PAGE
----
The Hill of Tara
On the ancient Hill of Tara, from whose heights the High Kings once ruled all Ireland, from where the sacred fires in pagan days announced the annual resurrection of the sun, the Easter Tide, where the magic of Patrick prevailed over the magic of the Druids, and where the hosts of the Tuatha De Danann were wont to appear at the great Feast of Samain, to-day the fairy-folk of modern times hold undisputed sovereignty. And from no point better than Tara, which thus was once the magical and political centre of the Sacred Island, could we begin our study of the Irish Fairy-Faith.
Though the Hill has lain unploughed and deserted since the curses of Christian priests fell upon it, on the calm air of summer evenings, at the twilight hour, wondrous music still sounds over its slopes, and at night long, weird processions of silent spirits march round its grass-grown raths and forts. It is only men who fear the curse of the Christians; the fairy-folk regard it not.
Evans-Wentz, Fairy Faith in Celtic Countries, 1911
The Hill of Tara is one of Ireland's most famous and mythical ancient sites. This low and not particuarly imposing hill rises to 155 meters, but offers a majestic view across the Plains of Meath and much of the centre of Ireland. There are many ancient monuments spread across the hilltop ranging from the early neolithic to early Christian times. Tara is probably best known as the seat of the High Kings of Ireland, and is frequently mentioned in various mythological texts.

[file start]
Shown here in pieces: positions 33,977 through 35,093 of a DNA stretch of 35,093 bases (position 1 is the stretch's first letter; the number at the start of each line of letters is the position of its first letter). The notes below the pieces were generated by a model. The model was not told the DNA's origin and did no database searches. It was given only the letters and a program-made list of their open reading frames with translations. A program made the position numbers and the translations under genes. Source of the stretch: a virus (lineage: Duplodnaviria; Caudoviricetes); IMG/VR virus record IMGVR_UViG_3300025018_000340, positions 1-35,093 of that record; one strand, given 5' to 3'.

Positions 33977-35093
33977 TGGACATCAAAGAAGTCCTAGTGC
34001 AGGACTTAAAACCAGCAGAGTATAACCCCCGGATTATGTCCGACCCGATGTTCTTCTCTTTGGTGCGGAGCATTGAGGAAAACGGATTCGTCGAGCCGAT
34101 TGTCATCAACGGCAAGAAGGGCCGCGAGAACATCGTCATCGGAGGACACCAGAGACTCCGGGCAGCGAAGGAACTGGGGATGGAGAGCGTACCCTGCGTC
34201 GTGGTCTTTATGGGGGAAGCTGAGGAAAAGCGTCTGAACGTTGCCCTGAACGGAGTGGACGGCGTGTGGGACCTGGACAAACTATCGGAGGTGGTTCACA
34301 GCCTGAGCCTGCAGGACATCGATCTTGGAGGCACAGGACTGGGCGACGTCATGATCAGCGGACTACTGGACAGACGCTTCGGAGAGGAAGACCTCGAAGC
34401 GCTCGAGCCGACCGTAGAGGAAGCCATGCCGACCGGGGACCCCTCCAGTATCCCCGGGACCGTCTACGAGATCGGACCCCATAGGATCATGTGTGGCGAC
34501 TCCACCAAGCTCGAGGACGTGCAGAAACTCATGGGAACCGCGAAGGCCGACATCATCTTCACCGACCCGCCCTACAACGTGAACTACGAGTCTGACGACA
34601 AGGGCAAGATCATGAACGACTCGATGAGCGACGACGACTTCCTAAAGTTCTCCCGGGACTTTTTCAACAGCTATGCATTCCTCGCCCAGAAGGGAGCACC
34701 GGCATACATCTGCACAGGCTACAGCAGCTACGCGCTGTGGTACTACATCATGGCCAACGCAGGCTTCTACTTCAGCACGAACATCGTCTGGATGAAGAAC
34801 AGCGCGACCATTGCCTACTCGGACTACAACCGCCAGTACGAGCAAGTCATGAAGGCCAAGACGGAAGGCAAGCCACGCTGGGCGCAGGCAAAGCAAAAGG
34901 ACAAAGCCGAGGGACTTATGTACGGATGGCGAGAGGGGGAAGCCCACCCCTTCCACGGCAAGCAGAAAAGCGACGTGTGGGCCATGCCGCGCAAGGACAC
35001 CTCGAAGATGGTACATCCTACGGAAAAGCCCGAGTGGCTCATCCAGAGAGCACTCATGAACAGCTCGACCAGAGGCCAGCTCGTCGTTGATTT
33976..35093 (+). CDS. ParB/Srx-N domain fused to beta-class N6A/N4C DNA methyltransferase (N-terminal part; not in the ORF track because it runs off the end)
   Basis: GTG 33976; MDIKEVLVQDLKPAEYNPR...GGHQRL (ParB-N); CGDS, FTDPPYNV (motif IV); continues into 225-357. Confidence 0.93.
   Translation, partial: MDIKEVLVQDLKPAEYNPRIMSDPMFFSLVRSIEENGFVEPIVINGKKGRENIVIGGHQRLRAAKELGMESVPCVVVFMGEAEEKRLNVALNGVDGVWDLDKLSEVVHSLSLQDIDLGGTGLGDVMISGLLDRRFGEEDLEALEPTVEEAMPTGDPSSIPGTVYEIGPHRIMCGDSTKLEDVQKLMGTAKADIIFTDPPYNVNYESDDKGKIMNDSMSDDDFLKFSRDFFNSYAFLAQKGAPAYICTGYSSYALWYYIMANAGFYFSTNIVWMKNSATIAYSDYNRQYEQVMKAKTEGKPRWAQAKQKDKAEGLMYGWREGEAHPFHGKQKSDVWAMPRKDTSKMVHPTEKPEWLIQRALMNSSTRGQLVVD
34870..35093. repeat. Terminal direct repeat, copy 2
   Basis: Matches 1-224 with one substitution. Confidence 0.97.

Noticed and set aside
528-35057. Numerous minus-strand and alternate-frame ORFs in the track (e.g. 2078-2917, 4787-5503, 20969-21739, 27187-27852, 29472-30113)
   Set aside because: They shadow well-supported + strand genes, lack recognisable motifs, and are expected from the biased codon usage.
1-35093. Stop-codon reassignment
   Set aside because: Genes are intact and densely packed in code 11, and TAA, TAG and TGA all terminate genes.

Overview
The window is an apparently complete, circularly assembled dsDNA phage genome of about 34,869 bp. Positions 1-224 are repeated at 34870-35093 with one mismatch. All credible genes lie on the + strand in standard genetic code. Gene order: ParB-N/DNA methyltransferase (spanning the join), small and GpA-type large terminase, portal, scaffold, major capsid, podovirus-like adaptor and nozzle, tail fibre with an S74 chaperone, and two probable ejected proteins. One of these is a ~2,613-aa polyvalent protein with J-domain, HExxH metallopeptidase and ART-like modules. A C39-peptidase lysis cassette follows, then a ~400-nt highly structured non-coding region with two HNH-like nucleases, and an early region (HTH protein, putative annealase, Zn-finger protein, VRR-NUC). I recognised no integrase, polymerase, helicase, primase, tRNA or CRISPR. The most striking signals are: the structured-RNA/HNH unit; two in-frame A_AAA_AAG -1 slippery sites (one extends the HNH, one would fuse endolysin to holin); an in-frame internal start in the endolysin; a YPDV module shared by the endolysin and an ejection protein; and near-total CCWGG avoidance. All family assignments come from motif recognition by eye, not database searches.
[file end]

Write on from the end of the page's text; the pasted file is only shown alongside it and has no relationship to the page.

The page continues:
Standing at the top or southern extremity of this remain, and bearing in mind the various prose and bardic histories of the Irish annalists, one cannot help reverting to ancient heroic times, and again, in imagination, peopling it with its earthly occupants. Here sat in days of your kings with golden crowns upon their heads; warriors with brazen swords in their hands; bards and minstrals with their harps; grey-bearded ollamhs; druids with their oak-leaf crowns.....
Sir William Wilde
The main monuments at Tara consist of barrows, raths, ringforts and enclosures, which are spread across the 2 km long hill. Like most other ancient sites in Ireland, the neolithic people arrived here first. The oldest building at Tara is a small chambered cairn on the summit of the hill which is known as the Mound of the Hostages. This mound, dating to about 3000 BC, lies just within the northern edge of a massive enclosure known as Rath na Rig, The Fort of the Kings. Within this great enclosure are a pair of cojoined ringforts, the Forrad and Teach Cormaic, and within the Forrad is the famous Lia Fail or Stone of Destiny.
Just north of the Mound of the Hostages are the tumbled remains of the Rath of the Synods, which is cut into by the grounds of the modern church. Just north again is a long, linear earthwork, Teach Midchuarta, the so called Banqueting Hall, which is probably the remains of a cursus, or ceremonial pathway. West of the hall is Rath Grainne and the Cloenfherta, the Sloping Trenches. To the south of Rath na Rig is Rath Loegaire, and about 1 km further south on the other end of Tara ridge is Rath Maeve, a massive enclosure.
In addition there are several wells at Tara. Local lore says there were seven wells on the hill; some have been destroyed and filled in. The best known of the wells lies just east of Rath na Rig and has many names: The Well of the Dark Eye, Well of the White Cow, the Physican and the Healer. The water is delicious and as some of the names suggest, it is said to have healing powers. In the graveyard are two pillar stones, one tall and thin, one short and stumpy, which are said to be part of the kingship ritual at Tara. The taller stone has a carving of a Sheela-na-Gig.